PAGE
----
|News & Stories|
|Calvin Wins Math Competition
December 5, 2005
For the seventh time in 12 years, a student team from Calvin College has won the Michigan Autumn Take-Home (MATH) Challenge.
The three-person team composed of seniors John Engbers and Phil Boonstra and junior Nathan Strong took first place in the annual, three-hour exam. Three other Calvin student teams placed sixth, seventh and 20th out of the 59 teams from 21 schools who participated in the challenge.
Engbers is a graduate of Grand Rapids Christian High, Boonstra of Calvin Christian High School in Escondido, California, and Strong of Forrest Hills Central High School.
Calvin mathematics professor Gene Klaasen is the college's adviser for the exam and notes that Calvin traditionally has done very well at the challenge since it was devised in 1994 by professors Mark Bollman of Olivet College and Timothy Sipka of Alma College.
Calvin previously won the MATH Challenge in 1994, 1995, 1996, 1997 (tied with Hope College) 2000 and in 2001 (tied with Albion College). And in every year but 1998, Calvin has had one or more teams in the challenge's top ten.
The MATH Challenge is a team-oriented, 10-problem exam that tests its takers in several areas of math expertise. Each year, the exam is mailed to participating colleges, each of which sponsors one or more teams of up to three persons.
This year's edition of the exam took place in late October and the completed exams then were mailed to one of the exam authors, Dr. Harold Reiter of the University of North Carolina, for grading.
"The most challenging problems are usually the word problems," says Boonstra, a mathematics and political science major. "They give you what looks like a really difficult problem, but there's usually some subtle trick involved that makes it fall into place really easily. So the challenge is more based in finding that trick rather than solving the actual problem, which is easy after you see what trick you need to use."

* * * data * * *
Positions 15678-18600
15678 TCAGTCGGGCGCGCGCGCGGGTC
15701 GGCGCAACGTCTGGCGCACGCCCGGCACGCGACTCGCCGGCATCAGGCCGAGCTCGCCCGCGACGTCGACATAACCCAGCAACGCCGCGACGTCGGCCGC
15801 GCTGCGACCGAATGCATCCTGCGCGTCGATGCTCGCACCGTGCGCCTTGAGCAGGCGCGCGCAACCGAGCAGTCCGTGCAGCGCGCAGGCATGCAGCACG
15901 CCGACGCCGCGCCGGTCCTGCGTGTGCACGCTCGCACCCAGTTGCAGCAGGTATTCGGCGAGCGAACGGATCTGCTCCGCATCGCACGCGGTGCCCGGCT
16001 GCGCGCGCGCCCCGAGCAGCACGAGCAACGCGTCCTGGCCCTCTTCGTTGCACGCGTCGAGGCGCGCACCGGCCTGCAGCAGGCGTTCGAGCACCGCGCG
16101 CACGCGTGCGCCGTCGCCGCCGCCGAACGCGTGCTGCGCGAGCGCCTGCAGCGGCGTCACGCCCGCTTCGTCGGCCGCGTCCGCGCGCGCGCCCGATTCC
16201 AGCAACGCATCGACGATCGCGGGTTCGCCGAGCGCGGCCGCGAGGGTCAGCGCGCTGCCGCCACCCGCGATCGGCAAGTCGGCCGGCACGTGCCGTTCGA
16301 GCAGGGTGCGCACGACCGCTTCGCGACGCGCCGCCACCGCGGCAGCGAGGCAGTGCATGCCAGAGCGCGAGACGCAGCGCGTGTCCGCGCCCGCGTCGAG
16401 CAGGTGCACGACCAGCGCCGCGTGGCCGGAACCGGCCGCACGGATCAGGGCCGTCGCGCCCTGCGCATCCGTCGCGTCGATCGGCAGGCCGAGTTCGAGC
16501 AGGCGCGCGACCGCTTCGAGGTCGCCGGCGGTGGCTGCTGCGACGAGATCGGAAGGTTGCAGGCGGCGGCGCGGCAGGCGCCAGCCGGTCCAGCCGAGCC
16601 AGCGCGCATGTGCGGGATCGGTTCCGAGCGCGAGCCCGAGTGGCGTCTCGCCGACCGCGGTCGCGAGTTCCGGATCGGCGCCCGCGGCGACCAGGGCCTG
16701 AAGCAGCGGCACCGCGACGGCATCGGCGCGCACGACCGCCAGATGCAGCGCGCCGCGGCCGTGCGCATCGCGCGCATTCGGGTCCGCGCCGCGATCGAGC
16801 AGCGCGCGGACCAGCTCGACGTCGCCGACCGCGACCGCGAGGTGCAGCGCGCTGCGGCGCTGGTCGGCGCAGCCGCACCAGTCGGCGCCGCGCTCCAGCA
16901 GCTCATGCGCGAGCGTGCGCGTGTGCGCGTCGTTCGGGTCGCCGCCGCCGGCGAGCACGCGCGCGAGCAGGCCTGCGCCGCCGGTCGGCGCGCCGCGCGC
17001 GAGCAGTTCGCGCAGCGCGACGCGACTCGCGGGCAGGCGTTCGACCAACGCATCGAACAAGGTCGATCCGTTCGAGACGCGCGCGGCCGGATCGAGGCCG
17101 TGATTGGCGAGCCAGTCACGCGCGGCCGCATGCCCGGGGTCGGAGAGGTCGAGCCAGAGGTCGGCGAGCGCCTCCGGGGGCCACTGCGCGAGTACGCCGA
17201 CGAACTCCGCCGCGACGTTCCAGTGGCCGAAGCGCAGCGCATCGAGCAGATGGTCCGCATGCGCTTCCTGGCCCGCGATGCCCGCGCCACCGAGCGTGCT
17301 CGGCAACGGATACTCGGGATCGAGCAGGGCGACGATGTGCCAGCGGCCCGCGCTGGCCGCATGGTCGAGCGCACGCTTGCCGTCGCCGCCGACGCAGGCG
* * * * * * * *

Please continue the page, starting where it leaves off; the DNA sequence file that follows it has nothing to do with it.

Last year Boonstra and Engbers, a mathematics education major, participated on a team that placed fourth in the MATH Challenge. Because of their previous experience, Engbers says, this year's exam was "pretty relaxed. We knew we could only do our best, but we also had good insights into the problems, which really helped."
Klaasen is proud of the student teams and of Calvin's continued impressive performance in the competition.
"We attract good students here," he says.
He also gives credit to Calvin's mathematics department and faculty, saying: "We have faculty members here who are really strong professional people and hold the bar really high."
But the mathematics itself is what draws Calvin students back to the challenge.
"It spurs an excitement and enthusiasm in mathematics," says Klaasen. "That enthusiasm is important in a world that is increasingly complicated by technology. It's analytical thinking at the heart of it. Mathematics is at the core of technology."
Plus, Klaasen adds, the students like being part of a winning tradition.
"These students volunteer to do it. They enjoy the competition. It's like sports. A good basketball player enjoys the competition. And they always want to know," he says with a twinkle, "How did Hope do?"
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